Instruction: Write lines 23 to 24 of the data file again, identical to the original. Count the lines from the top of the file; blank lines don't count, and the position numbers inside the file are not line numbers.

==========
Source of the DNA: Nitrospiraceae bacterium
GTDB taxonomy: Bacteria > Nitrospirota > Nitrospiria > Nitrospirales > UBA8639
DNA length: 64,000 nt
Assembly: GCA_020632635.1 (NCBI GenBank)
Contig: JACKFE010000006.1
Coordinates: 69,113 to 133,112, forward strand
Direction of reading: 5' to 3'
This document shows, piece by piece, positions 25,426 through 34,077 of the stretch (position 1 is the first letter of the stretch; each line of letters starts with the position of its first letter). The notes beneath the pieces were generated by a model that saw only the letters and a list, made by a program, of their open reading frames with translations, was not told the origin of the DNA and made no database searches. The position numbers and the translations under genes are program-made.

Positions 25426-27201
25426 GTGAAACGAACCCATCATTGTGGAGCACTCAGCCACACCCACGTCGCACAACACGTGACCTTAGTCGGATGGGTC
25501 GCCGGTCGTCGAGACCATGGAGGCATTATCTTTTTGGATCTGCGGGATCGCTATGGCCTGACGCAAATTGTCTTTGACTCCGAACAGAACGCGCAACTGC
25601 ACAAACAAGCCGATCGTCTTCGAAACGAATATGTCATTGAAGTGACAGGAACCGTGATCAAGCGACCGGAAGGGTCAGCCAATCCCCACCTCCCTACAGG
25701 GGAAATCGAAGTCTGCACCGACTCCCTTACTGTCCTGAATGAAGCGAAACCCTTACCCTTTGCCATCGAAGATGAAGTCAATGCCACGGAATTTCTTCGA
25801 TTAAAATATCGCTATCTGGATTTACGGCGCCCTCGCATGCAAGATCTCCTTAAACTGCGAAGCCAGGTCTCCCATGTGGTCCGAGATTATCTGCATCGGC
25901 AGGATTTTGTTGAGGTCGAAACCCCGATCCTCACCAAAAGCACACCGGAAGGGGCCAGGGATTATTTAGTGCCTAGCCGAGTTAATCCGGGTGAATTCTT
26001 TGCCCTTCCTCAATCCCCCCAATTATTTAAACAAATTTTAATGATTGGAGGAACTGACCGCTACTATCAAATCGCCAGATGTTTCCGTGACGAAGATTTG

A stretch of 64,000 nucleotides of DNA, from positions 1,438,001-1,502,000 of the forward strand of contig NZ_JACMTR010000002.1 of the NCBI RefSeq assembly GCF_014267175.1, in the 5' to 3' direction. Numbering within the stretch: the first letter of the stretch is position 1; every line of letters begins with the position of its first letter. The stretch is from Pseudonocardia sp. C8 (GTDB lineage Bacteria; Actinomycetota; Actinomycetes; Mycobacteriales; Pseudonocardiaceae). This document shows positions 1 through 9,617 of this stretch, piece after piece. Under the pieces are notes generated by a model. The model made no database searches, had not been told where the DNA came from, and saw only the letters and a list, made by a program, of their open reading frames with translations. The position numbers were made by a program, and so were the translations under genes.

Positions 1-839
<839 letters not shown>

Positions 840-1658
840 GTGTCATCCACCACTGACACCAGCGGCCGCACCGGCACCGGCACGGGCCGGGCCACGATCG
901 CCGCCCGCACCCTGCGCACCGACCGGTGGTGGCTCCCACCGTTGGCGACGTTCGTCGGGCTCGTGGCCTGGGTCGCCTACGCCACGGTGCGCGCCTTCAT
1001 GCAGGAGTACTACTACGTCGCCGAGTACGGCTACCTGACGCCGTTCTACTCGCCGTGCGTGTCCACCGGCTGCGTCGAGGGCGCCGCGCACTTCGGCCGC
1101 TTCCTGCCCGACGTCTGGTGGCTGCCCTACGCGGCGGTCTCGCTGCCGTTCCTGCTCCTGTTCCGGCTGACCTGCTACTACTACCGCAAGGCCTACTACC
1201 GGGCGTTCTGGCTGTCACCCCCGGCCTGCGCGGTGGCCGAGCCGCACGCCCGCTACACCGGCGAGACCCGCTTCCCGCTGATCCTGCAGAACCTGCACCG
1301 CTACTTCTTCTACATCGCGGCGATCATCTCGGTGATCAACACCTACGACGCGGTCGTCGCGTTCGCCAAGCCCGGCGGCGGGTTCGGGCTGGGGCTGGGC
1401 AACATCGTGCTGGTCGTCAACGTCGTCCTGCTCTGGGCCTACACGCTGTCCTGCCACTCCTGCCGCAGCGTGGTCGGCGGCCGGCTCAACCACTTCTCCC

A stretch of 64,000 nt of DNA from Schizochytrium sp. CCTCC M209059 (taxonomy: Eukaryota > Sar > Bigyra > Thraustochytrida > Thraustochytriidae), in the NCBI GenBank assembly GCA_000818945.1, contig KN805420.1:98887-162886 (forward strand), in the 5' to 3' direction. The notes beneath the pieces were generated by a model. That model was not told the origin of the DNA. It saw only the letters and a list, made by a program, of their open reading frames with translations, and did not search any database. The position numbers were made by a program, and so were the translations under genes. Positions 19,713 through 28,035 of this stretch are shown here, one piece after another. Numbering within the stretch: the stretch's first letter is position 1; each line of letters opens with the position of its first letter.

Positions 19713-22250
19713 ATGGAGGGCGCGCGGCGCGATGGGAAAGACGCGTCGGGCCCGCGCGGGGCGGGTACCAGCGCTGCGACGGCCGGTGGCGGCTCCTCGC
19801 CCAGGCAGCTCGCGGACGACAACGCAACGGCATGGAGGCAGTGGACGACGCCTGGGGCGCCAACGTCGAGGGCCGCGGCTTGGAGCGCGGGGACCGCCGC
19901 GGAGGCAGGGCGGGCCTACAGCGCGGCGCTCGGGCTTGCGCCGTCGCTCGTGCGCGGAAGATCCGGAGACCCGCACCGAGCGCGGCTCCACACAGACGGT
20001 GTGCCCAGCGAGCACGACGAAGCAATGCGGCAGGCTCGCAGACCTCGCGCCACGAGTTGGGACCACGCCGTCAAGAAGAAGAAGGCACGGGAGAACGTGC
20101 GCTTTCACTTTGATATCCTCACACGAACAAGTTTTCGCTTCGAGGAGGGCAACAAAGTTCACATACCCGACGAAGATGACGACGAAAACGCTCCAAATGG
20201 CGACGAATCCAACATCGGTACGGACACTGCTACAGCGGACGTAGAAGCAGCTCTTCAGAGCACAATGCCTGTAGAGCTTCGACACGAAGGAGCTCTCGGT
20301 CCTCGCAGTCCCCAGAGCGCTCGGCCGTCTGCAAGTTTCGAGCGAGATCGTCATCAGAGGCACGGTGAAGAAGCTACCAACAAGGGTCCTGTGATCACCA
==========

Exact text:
1001 GCAGGAGTACTACTACGTCGCCGAGTACGGCTACCTGACGCCGTTCTACTCGCCGTGCGTGTCCACCGGCTGCGTCGAGGGCGCCGCGCACTTCGGCCGC
1101 TTCCTGCCCGACGTCTGGTGGCTGCCCTACGCGGCGGTCTCGCTGCCGTTCCTGCTCCTGTTCCGGCTGACCTGCTACTACTACCGCAAGGCCTACTACC